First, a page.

MaximusMarch 17, 2010
Air Eire ‘Ere
Well fiddle-dee-dee, potatoes, it’s St Paddies day and time for a wee post on the latest Oirchitecture from Oireland, to be sure, to be sure….
I’m bemused and befuddled every St Patrick’s Day, as I may have said before – as a country we don’t have that much connection to Ireland, being mainly descended form English, Scottish, and Polynesian bloodlines: and yet we go fairly hard out with the St Paddies theme on the 17th March each year. That of course entails wearing green hats, green knickers, and even drinking green beer, if events over past years at Molly Malone’s and Murphy’s Bar are anything to guide us by. Inebriation and Fornication are guaranteed to follow.
There are St Patrick Day Parades held around the world, including in places that you may not expect: Argentina goes all out, Montreal has a Parade dating back to 1824, and even South Korea has a yen (or a dong) for the green stuff. But of course they go much further in the USA, where they are truly more Irish than the Irish, in enthusiasm at least. Apparently parading since 1737 in New York, the Irish are celebrated as a key part of the country’s history: although Polish and German would probably be a more true source. Strange as it may seem, in Chicago they even dye the river green for a day (no, I’m not kidding. Don’t even ask what happens to the fish that day).
Of course, back in Eire there’s much celebration as well, although not on the scale of the Americans – they certainly don’t dye the Liffey green, as that’s the wholy holy source of the black stuff, the only one authentic thing left in Ireland: the Guinness. The Guinness adverts have long been one of the world’s best and long running advertising campaigns, with the Toucan branding and the Guinness Gives You Strength lasting long past their sell-by date. There are now entire industries of people manufacturing imitation ‘genuine Irish’ paraphenalia, by which you can ‘authenticate’ your Irish pub.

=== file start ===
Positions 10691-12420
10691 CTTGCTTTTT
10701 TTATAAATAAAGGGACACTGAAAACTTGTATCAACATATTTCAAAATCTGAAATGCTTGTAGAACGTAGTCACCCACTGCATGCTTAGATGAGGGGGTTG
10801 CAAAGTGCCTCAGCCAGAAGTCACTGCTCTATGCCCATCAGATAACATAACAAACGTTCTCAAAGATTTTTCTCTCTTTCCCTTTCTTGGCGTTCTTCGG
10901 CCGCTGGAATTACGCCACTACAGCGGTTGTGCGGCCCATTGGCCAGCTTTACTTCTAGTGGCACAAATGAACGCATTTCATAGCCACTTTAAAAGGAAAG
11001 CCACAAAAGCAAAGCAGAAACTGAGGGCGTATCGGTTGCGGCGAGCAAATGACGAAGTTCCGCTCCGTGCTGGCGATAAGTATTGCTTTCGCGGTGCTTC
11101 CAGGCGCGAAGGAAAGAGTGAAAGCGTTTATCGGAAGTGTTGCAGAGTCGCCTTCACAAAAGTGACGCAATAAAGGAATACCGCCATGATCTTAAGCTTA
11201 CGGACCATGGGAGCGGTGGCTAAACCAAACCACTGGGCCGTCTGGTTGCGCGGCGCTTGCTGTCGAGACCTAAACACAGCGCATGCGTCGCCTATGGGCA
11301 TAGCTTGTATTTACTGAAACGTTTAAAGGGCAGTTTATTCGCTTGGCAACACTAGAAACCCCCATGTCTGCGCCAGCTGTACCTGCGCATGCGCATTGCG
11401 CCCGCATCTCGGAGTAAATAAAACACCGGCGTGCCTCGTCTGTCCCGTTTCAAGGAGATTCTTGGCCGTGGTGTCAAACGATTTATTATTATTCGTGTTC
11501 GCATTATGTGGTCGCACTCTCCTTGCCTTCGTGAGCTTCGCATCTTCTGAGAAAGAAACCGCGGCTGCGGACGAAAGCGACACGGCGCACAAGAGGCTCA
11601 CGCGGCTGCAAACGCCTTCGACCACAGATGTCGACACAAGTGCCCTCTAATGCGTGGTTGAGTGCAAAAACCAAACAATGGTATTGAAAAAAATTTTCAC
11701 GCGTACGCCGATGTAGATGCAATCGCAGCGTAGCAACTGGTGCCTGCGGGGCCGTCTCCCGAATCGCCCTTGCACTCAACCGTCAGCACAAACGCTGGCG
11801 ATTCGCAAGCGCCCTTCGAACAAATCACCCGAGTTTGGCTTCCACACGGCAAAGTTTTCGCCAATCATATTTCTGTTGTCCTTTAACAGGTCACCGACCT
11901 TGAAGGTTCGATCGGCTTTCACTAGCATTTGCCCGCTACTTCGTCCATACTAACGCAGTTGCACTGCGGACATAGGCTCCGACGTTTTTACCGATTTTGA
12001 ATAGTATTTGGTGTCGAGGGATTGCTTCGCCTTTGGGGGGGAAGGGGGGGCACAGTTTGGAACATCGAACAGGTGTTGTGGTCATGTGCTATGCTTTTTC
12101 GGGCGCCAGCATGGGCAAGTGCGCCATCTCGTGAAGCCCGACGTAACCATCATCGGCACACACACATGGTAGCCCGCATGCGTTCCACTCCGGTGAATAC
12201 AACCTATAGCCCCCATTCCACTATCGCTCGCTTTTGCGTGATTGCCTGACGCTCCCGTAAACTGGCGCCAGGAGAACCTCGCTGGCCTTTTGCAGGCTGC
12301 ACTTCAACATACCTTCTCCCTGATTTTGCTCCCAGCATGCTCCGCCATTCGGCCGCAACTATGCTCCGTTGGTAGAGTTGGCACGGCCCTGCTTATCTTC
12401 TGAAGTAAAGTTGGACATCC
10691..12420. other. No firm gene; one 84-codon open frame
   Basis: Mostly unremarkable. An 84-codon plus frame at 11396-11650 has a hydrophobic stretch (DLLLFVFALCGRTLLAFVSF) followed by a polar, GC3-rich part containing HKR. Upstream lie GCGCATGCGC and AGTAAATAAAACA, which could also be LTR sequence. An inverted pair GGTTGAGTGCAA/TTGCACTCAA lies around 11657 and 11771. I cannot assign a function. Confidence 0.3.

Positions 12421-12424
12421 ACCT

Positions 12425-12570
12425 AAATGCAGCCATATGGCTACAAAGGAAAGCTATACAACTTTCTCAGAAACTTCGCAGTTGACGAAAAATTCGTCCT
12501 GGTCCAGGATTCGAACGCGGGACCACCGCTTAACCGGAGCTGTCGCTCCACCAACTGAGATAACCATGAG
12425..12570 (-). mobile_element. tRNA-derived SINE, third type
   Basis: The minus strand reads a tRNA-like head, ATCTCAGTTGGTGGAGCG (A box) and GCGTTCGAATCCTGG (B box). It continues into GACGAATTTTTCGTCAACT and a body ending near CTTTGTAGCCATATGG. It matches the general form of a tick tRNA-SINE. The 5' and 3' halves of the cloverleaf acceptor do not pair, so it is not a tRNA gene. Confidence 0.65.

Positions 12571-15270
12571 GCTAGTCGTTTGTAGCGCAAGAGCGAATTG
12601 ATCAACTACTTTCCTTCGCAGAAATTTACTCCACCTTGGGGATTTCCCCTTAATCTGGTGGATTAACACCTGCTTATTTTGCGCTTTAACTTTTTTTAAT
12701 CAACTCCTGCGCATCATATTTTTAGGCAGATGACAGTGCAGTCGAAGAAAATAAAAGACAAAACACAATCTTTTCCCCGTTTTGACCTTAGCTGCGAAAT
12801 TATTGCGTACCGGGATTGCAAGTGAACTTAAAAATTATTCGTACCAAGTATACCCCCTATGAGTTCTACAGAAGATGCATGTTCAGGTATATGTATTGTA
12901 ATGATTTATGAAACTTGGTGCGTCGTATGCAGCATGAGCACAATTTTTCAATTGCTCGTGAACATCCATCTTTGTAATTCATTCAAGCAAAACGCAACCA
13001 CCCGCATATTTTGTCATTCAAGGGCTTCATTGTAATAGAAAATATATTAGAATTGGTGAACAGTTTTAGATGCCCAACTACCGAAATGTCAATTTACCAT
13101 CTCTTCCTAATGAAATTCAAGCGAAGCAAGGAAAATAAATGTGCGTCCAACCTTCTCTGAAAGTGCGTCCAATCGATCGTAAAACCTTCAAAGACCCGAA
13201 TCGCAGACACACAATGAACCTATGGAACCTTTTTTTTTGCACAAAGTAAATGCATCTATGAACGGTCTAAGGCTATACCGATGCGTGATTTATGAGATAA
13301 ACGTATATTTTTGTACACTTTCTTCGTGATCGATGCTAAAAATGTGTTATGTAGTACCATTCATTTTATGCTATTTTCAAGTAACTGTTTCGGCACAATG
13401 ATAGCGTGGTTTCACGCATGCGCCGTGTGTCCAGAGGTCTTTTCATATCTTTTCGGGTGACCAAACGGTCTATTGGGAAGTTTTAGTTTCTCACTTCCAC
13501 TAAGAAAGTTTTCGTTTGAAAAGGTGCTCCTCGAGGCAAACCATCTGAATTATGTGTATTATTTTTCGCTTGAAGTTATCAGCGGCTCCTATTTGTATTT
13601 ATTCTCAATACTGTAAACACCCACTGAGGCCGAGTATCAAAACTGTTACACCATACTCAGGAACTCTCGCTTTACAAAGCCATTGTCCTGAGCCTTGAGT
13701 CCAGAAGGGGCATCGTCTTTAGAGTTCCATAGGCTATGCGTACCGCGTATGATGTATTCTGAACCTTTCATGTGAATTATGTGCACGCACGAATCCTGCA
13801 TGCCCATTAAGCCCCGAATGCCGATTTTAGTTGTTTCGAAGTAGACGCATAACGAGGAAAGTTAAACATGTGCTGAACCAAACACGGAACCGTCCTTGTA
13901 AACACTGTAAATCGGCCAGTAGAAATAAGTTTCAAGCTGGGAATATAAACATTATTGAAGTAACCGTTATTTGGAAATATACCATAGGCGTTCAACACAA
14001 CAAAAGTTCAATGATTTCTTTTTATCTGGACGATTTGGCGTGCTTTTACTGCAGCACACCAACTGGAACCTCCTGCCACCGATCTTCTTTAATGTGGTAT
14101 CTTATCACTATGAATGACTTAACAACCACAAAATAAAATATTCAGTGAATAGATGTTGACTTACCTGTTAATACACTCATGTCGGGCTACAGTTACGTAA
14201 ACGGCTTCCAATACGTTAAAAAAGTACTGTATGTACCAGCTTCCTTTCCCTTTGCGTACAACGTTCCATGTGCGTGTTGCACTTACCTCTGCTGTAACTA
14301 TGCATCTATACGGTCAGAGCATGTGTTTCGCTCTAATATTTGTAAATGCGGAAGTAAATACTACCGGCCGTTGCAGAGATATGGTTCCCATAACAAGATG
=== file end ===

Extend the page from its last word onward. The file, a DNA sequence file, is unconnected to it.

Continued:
But enough of the green beer and the flim flam jim jammery. ‘What about the architecture’ I hear you cry? Well, it seems that after a decade or so of easy Euro cash flowing through their coffers, the Irish have run into a bit of a slump, much the same as us here (except of course, we never had the influx of money that the Irish did). Having boomed massively in the late 90s and early 00s, Irish architects are once again on the road, looking for work abroad: except that most of Europe is in the same (slow) boat, going nowhere on the mantle piece. Like Wellington, looking at putting a silly great sign on a cliff, Dublin have actually erected a monster of a spire 120m tall in O’Connell St – their main shopping drag.
In this case though, the Spire (designed by Ian Ritchie Architects) does have a bit of history and reason – it sits on the site of a previous monumental column blown up by the IRA back in 1966. Despite getting a fair bit of flack at the time of construction in 2003, the Irish do now seem to like it – much as the Aucklanders have warmed to their giant spike as well.
There is a fair bit of old Georgian architecture, including historic pubs seemingly on every corner, a fantastical Calatravaesque bridge in their Dublin Docklands, and even a building in their Docklands that looks surprisingly like the BNZ in our Docklands here in Wellington. Peer into the background of this photo and answer me this: is that just a coincidence, or did someone take the easy way out? That may explain a lot.
But despite the mass of tired old building stock still sitting there unloved, the new stuff in Ireland is still depressingly the same as back home in NZ – all crisply modern and getting all Fearon Hay on your ass: the rectangle rules. Regionalism has truly been overtaken by Internationalisism and Globalisation. Here’s ODOS Architect’s award winning farmhouse at Ballymahon – beautiful, architectural, and sterile as hell.